500 signatures reached
To: Tower Hamlets Council
Divest Tower Hamlets
We call upon Tower Hamlets Council to:
1. Immediately freeze any new investments in fossil fuels - specifically, in the top 200 publicly-traded fossil fuel companies with largest known carbon reserves (oil, coal and gas)  - made by Tower Hamlets Council Pension Fund or Tower Hamlets Council itself
2. Divest from direct ownership and any commingled funds that include fossil fuel public equities and corporate bonds within 5 years
3. Pass a motion or make a public statement supporting the the principle of divestment from fossil fuel companies, promising to move toward a fossil fuel free portfolio and advocating that the London Pension Fund and Local Government Pension Scheme members to do the same.
4. To show commitment to doing the above in a timely manner by setting up a working group to report back on a strategy to move toward the goal of divestment within three months of submission of this petition.
Why is this important?
Tower Hamlets Council currently has an estimated £91,764,000 invested in fossil fuel companies. This represents 8.76% of their fund. Ethically, environmentally and economically, there is no justification for such holdings. These investments directly undermine Tower Hamlets' own commitment to 60% reduction in carbon emissions by 2020  as they are directly fueling ever riskier, costlier forms of extraction, which no longer represent the relatively bankable return they have been historically as the fossil fuel energy market grows ever more volatile.
Climate change is the greatest crisis humanity has ever faced. The 20 hottest years on record have all occurred since 1981 and 2014 was the hottest ever  with 2015 on course to take that unenviable title . Higher average temperatures are directly linked to extreme weather events such as intensified heatwaves; longer more arid droughts; wilder forest fires; stronger, more frequent storms and the resultant flooding; and glacier melt has increased drastically, which not only means rising sea-levels but more of the suns rays being absorbed rather than reflected back, causing a further increase in temperatures.
Climate change does not just manifest itself in these ever worsening weather patterns. A recent study  attributed the record 2007 - 2010 drought in Syria as a reason for farmers abandoning their land for the city, where their presence has been a major factor in the social unrest that led to the war that has ravaged the country ever since . We now see this being played out in the form of the humanitarian and political crises with which Europe is now struggling to cope. Such events are only going to increase as our shared world becomes hotter and drier. National borders are meaningless in the face of hostile weather.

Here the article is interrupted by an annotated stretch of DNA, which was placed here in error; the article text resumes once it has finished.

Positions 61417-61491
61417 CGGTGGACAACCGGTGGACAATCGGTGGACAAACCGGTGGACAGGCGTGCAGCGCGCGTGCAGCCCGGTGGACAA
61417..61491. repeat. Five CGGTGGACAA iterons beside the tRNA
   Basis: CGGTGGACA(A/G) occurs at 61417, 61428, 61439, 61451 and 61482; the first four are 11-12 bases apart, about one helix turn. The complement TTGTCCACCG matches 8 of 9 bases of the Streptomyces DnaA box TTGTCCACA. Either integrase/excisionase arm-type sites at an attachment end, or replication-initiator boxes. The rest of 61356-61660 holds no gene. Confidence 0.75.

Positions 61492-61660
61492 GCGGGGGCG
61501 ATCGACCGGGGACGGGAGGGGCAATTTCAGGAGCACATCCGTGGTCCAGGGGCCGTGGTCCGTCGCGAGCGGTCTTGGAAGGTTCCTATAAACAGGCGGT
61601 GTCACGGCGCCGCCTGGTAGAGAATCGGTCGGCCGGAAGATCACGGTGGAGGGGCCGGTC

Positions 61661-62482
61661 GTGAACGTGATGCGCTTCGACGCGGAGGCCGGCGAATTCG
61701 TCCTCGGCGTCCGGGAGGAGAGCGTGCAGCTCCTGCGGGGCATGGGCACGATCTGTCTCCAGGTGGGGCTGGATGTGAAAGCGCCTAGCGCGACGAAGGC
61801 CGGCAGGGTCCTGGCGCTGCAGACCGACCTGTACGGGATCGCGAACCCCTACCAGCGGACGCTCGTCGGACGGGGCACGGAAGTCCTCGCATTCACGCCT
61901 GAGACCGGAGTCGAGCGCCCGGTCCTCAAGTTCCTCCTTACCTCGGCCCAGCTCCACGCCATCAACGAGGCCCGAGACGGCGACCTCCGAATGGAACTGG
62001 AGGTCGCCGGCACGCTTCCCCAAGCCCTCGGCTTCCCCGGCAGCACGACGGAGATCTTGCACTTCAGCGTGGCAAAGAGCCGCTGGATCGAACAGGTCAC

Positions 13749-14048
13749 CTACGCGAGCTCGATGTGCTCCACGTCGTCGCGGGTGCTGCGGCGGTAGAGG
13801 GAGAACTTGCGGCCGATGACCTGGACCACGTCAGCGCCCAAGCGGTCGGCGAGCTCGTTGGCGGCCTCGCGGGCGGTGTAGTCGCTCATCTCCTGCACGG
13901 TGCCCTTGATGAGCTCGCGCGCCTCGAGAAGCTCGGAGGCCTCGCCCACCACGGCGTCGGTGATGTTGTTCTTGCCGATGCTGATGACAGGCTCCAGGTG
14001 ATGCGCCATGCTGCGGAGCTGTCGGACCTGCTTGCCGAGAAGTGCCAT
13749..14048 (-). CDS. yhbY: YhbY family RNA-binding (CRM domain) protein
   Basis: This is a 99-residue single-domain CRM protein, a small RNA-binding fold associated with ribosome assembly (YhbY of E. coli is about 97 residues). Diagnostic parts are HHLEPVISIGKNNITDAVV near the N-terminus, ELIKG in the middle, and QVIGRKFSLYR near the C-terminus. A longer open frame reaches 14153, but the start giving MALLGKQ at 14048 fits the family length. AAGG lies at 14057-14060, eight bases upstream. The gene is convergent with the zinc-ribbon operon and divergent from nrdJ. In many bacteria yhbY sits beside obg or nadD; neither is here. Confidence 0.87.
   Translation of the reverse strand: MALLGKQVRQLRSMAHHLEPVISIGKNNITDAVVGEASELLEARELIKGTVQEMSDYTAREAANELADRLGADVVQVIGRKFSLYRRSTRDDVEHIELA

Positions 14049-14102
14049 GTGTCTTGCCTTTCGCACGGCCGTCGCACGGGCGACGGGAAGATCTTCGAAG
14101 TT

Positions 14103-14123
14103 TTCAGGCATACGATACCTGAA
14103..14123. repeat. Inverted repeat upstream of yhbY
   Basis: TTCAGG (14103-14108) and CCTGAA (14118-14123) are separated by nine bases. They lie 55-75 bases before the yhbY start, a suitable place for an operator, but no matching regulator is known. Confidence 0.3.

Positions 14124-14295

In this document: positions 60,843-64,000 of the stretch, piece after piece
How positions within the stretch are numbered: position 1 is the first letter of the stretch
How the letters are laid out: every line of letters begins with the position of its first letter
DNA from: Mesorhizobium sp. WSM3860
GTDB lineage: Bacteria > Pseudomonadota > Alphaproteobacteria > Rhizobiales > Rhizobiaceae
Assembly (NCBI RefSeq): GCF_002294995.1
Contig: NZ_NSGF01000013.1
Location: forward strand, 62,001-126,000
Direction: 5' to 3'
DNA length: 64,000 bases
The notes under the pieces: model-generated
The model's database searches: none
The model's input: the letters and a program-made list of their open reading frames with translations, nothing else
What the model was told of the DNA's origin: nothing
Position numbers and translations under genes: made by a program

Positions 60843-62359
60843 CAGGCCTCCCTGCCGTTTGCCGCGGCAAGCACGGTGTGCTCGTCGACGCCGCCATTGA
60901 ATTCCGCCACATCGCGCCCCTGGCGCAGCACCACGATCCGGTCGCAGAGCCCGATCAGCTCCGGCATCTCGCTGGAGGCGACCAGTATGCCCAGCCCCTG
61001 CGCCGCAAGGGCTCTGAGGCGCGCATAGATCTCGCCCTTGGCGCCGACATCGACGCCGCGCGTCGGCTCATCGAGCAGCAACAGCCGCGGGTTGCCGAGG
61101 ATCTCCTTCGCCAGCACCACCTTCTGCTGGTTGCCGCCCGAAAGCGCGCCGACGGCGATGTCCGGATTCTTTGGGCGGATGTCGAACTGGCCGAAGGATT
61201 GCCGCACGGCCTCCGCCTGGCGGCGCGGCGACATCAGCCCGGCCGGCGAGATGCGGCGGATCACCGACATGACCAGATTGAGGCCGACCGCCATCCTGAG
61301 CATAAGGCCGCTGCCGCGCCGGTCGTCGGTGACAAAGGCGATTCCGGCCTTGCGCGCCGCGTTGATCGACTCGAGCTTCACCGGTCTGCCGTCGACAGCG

Moreover, worsening levels of air pollution are now regarded as a major world killer . In Tower Hamlets an estimated 138 people a year die as a result of air pollution .
At the core of all these problems is the burning of fossil fuels. Scientists have unanimously concluded that these changes are a consequence of human activity, arising from the burning of fossil fuels . The fossil fuel industry have taken a threefold approach to this. Firstly, they have spent significant amounts of money to create a body of disruptive disinformation campaigns that undermine climate science in the minds of the general public . Secondly, they have created a lobbying juggernaut to flatten any political efforts to limit global warming . Thirdly, they have expanded their business practice to focus on ever riskier, costlier and ultimately more disastrous extraction methods such as fracking and deep-water drilling; the latter having led to the largest marine oil spill in history .
If it is wrong to continue to wreck the Earth’s climate, then it follows that it is wrong to profit from that wreckage. There are also increasing indications that the profitability of the fossil fuel industry will decrease significantly in coming years. If action is taken to limit global warming and a large degree of carbon reserves are left in the ground, shares in fossil fuel companies will drop significantly in value . As such, pension funds currently investing in fossil fuels risk exposure to this 'carbon bubble', while there is already evidence that fossil fuel-free portfolios are capable of out-performing those including fossil fuel investments .
For in depth analyses of these and related risks, see:
'Do The Math' documentary: